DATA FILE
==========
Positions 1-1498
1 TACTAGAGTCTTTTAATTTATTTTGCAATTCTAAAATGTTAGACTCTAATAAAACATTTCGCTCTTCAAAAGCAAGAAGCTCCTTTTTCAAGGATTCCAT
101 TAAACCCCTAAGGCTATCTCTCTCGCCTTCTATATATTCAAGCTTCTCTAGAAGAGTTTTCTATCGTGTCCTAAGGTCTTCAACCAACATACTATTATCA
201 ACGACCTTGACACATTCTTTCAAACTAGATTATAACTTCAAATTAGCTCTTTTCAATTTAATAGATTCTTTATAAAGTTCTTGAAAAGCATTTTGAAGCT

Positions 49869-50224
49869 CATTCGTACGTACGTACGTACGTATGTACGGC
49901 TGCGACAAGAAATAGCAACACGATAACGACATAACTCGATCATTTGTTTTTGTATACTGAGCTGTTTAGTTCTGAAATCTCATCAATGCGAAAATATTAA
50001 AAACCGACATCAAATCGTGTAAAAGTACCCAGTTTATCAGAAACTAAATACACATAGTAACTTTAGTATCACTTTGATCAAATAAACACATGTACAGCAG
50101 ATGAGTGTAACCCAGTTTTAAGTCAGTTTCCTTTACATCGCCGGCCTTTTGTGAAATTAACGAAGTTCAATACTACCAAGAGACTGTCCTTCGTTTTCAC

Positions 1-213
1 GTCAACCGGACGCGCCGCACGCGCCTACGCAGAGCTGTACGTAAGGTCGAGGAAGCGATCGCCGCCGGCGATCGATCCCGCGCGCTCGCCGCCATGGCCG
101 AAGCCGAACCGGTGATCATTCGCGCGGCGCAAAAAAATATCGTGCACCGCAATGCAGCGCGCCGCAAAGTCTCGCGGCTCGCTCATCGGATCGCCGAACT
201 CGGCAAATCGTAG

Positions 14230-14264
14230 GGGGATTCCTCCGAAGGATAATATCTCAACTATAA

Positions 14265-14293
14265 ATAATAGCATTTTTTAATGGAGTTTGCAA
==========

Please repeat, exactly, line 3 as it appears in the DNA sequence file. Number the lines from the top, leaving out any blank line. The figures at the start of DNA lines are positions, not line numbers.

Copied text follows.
101 TAAACCCCTAAGGCTATCTCTCTCGCCTTCTATATATTCAAGCTTCTCTAGAAGAGTTTTCTATCGTGTCCTAAGGTCTTCAACCAACATACTATTATCA